Accueil > Bugzilla, Mozilla > What’s your feedback about Bugzilla 3.2?

What’s your feedback about Bugzilla 3.2?

As most of you know, Bugzilla 3.2rc1 is available for download since August 12 and bugzilla.mozilla.org upgraded to this version two weeks later, last Thursday. As I wrote in my last blog, b.m.o is not the first major installation to upgrade to 3.2rc1, so now seems a good time to get some feedback from people using this version of Bugzilla to know what’s their feeling with it, both about its UI and about its usability and new features. Mozilla folk reported a pretty large number of bugs, usability regressions, and complains, but as someone told me, they didn’t file bugs for things they like. So I thought this blog would be a better place to get your feedback, both positive and (highly?) negative, to get a better picture of what people think before releasing the final version of Bugzilla 3.2.

Note that this feedback can come from everybody using Bugzilla 3.2rc1 (or 3.1.4+), such as users of RedHat’s Bugzilla or OpenSSH’s Bugzilla, or even from smaller installations which already upgraded to this version. The wider the audience, the better. :)

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Catégories:Bugzilla, Mozilla
  1. Arthur
    5 septembre 2008 à 8:24   | #1

    Hm, not much more to say than "I’m happy". Thanks for the great work.

  2. Teemu Mannermaa
    6 septembre 2008 à 12:04   | #2

    Hi,

    I was positively surprised when I looked at some BMO bugs again few weeks ago after many months. It seems these small edit-links and other similar improvements that make pages more dynamic are indeed making things feel and look better in the long run.

    I did have some small problems like finding the Show Activity link and the first version of changed CC list display was confusing (no idea if I’m on the list already or not). I did find the link after some searching but I still want (probably optionally) that information integrated to main display. Also, the confusing CC list was already fixed (atleast on BMO) so things are still getting better and better. Good job, indeed!

  3. Frank
    6 septembre 2008 à 5:30   | #3

    Bugzilla is wonderful — "but." I’ve been using it in my workflow (web and software development, general task management) for a year. I’d hoped to get others in my workplace to use it too, but most rebel when they see it. Even the 21 year old who works for me prefers to stay away. I think it’s the "first impression" problem: too much info, too fast. They think task management in email is easier, and at a quick glance, they’re right.

    My thoughts are these:

    * Big pat on the back for seeking feedback. That’s open and cool.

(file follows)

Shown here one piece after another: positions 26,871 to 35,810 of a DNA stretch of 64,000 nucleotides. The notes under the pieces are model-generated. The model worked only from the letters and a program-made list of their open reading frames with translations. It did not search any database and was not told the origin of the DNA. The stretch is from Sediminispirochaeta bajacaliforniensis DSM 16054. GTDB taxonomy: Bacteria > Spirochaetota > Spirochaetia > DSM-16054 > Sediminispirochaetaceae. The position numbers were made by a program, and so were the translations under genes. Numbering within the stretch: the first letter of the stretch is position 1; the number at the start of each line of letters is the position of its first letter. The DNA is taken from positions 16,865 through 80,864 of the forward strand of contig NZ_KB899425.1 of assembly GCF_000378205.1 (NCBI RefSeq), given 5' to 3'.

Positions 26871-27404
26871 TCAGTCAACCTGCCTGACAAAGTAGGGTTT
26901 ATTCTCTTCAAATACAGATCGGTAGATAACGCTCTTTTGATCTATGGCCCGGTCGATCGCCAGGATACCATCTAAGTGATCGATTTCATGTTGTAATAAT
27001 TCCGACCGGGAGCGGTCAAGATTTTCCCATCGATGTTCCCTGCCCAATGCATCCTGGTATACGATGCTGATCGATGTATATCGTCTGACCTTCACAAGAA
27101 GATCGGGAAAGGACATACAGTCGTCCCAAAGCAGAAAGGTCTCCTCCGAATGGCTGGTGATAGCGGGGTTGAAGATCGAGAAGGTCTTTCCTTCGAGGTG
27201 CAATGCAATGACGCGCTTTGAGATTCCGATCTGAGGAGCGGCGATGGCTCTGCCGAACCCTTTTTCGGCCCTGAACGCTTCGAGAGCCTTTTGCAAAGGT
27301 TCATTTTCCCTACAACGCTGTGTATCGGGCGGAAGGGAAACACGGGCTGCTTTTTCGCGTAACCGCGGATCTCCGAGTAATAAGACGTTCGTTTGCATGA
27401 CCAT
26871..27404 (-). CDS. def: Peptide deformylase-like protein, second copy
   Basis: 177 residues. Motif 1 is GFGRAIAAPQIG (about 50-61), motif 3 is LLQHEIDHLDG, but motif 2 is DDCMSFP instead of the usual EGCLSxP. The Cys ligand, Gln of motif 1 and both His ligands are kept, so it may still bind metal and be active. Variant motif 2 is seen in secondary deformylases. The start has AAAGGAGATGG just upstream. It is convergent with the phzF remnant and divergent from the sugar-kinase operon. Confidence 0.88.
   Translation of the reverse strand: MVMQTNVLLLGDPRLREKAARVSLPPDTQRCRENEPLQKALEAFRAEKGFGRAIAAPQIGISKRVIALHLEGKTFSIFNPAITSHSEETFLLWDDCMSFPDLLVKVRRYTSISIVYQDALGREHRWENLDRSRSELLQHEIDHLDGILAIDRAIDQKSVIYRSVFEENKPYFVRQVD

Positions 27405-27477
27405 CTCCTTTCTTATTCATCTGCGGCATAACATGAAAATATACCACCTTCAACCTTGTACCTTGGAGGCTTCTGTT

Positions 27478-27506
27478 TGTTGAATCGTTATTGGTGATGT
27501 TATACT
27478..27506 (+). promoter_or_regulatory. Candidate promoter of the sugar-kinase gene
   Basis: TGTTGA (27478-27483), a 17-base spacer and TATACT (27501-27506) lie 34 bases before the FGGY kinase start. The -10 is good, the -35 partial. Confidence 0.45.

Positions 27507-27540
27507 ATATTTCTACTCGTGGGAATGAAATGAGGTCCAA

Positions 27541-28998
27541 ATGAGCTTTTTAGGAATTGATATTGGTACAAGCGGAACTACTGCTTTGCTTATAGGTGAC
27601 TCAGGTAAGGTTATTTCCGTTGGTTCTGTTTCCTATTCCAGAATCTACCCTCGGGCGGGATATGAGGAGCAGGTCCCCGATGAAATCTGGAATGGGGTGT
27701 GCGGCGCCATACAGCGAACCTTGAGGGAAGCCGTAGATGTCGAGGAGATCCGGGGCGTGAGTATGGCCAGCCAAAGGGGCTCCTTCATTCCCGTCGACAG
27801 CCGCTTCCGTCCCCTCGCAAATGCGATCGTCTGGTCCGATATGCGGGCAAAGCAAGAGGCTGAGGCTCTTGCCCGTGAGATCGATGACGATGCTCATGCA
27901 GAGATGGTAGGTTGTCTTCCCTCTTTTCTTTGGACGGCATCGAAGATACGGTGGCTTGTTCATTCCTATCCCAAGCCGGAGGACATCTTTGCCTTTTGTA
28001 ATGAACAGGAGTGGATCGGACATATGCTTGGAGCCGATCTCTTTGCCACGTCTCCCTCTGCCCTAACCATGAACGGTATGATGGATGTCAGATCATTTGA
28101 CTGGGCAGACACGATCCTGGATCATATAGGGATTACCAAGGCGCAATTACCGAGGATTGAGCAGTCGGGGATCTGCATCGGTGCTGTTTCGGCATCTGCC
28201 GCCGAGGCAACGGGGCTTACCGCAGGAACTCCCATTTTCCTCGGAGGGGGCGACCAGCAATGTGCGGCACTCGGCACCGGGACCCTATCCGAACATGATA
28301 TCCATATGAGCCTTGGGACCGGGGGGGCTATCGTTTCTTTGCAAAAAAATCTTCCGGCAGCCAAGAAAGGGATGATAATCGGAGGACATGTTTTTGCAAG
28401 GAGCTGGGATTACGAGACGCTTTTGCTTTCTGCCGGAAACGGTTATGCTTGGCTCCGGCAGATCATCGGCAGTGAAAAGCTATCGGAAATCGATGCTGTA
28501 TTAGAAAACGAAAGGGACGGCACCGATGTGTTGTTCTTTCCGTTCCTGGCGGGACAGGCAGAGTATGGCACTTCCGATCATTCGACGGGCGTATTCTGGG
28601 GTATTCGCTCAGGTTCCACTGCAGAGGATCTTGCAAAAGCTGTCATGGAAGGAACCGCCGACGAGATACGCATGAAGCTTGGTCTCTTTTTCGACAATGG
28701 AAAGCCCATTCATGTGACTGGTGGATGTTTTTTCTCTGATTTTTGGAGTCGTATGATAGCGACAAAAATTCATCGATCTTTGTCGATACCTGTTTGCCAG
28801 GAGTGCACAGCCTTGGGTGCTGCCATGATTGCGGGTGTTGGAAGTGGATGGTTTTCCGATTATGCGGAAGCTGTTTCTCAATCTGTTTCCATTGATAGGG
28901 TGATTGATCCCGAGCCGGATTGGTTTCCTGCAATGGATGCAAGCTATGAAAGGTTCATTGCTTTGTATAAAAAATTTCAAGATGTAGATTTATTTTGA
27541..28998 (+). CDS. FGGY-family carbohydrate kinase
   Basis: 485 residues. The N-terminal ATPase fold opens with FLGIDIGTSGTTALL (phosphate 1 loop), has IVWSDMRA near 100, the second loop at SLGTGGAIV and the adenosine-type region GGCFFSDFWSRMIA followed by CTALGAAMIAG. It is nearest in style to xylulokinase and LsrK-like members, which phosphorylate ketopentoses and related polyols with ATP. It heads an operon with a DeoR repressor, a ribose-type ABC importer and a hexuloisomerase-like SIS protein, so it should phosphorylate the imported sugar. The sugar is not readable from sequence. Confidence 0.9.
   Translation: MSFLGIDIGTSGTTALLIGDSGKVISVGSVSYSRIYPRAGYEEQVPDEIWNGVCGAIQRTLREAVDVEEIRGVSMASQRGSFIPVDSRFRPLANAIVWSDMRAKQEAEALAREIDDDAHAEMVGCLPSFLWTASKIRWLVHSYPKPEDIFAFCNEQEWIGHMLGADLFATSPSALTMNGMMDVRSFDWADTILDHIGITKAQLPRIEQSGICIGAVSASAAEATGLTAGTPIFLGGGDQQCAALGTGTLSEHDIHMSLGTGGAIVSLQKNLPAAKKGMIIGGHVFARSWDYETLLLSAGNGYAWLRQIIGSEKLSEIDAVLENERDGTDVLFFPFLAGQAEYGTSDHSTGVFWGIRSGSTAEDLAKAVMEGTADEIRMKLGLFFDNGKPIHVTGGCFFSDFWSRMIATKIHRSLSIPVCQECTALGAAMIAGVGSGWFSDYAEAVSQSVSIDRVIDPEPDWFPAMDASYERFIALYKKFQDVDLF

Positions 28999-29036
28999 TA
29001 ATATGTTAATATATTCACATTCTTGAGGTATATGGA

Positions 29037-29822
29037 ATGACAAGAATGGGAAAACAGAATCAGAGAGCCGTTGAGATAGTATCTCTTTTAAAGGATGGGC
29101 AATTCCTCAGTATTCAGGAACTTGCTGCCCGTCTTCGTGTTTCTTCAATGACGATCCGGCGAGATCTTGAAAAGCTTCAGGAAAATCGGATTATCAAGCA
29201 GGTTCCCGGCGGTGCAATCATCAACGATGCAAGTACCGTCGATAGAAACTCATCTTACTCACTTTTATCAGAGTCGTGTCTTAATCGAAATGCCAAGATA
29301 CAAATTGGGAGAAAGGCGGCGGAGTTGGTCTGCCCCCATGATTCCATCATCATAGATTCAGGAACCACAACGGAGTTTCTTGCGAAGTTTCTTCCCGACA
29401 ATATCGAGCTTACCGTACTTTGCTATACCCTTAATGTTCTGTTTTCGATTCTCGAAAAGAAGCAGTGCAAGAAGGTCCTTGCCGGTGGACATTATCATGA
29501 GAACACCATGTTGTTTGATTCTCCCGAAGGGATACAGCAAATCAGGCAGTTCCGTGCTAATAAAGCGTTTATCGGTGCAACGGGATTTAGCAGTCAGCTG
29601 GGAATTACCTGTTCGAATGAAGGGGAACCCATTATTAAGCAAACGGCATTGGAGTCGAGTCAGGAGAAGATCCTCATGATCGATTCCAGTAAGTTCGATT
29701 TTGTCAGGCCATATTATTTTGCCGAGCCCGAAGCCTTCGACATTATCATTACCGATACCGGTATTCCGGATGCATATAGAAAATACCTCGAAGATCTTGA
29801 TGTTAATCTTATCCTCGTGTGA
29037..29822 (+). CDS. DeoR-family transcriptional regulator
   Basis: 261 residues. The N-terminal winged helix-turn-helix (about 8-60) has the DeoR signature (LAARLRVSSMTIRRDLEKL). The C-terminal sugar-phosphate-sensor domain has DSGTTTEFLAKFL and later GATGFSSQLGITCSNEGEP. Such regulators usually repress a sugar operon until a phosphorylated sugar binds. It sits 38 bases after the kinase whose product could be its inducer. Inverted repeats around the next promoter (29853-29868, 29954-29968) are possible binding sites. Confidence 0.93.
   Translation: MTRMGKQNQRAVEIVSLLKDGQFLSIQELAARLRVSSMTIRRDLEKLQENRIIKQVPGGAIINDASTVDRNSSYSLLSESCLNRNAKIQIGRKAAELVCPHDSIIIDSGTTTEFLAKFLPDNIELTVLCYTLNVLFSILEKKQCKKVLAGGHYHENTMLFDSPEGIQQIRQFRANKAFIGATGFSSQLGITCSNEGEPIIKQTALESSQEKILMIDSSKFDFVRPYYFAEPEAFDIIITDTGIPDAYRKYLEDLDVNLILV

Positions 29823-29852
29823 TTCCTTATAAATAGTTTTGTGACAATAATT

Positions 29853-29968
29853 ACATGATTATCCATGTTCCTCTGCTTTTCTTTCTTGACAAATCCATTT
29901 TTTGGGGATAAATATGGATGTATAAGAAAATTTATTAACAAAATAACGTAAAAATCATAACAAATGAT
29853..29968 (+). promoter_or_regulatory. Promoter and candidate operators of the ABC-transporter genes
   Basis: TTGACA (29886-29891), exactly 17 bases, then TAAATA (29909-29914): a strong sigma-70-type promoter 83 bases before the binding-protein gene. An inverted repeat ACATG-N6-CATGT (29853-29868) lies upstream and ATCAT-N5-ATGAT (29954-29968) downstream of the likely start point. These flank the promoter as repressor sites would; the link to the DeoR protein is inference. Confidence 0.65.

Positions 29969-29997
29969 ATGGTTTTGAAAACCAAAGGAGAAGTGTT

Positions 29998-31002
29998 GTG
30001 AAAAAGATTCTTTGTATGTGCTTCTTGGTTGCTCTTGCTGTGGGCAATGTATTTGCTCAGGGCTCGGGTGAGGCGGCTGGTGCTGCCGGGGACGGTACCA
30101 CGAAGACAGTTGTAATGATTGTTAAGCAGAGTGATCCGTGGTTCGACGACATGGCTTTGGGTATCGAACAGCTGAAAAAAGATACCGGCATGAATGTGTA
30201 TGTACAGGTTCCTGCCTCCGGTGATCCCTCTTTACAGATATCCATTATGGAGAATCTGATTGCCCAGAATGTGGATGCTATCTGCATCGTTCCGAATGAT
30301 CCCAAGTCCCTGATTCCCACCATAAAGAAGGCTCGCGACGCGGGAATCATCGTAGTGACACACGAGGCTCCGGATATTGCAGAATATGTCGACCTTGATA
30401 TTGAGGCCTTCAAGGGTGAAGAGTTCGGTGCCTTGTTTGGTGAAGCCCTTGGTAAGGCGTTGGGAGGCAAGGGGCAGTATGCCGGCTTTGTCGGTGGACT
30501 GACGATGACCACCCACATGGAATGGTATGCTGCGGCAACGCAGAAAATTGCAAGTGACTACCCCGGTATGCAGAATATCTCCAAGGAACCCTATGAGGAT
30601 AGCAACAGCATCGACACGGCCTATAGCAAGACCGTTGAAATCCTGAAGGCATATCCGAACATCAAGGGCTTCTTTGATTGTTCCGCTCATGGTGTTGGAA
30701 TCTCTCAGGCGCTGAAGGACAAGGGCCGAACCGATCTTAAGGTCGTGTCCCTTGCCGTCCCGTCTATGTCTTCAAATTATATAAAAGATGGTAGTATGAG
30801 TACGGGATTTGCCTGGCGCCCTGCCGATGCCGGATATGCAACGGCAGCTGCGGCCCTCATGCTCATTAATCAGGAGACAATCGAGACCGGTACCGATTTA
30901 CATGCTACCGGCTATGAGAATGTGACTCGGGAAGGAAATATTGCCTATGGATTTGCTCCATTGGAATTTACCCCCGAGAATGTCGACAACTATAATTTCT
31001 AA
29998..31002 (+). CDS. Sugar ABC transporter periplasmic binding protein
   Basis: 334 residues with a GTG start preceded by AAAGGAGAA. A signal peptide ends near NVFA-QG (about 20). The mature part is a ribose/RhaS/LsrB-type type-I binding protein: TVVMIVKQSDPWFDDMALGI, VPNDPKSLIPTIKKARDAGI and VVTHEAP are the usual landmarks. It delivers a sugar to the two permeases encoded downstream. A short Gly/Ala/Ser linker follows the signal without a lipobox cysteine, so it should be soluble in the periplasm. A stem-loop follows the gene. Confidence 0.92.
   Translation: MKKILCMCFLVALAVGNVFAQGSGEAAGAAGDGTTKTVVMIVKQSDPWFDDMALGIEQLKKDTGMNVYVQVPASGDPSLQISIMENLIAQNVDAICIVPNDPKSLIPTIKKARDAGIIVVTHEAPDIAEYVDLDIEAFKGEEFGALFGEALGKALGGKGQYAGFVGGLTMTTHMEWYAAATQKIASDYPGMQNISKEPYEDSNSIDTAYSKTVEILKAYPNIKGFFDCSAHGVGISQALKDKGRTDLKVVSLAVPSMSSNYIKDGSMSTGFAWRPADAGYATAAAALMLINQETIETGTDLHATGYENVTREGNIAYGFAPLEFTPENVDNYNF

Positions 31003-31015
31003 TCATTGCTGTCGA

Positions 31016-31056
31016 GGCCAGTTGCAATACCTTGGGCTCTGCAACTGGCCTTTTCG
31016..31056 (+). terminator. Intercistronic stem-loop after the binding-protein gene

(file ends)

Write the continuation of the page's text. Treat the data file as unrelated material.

* You can’t do much about this for 3.2 — it’s too big.

    * bz is not modern. Shades of gray — "dusk?" — does not invite users to explore or focus on anything in particular. It’s a little like looking at the sky on a hazy day. ActiveState and Songbird did good work in this area. You can’t duplicate them, but they do have lessons to teach. Some color, some contrasts, some sharp delineations in screen real estate make people comfortable. And frankly it’s hard to please everybody, so maybe the best approach is to focus on *clean*: remove as much from the screen as you can, use white space, words, and font weight to guide the eye rather than boxes and shades of gray.

    * The bug entry, edit, and search pages could stand a thorough review by UI designers *who aren’t engineers*. It would be a big job, but some kind of "progressive disclosure" treatment could help. We understand your problem–UI requires code changes to enable it, and progressive presentation is loaded with moving parts. Design and development can’t really be separated cleanly.

    * The bug edit page could be improved by putting aside all those status fields in favor of the comment, attachment, and time fields, which are likely the focus *after the bug is first created.* Even the latest draft spends a screen of page real estate on values that may not change after the bug’s been created. To a person who doesn’t live in bz all day, the comment, time, and attachment items might as well be invisible.

    * Maybe making more assumptions based on the "common work" of the bz installation would help. For example, I don’t primarily use bz for software development, so most items in the upper left of the recent bug edit draft are irrelevant. But the "what are we doing," "who’s involved," lifecycle items, and "what last happened" concepts are relevant to any kind of work.

    * Maybe you could have some new presentation idioms. They are not easy because there’s no native UI element for them. Lifecycle, for instance, might be shown as a horizontal thermometer with "bulbs" for each condition: new, open, verified, closed. Then use color to show the bug’s progress. Use a mark for "reopened." Lots of work for this idea.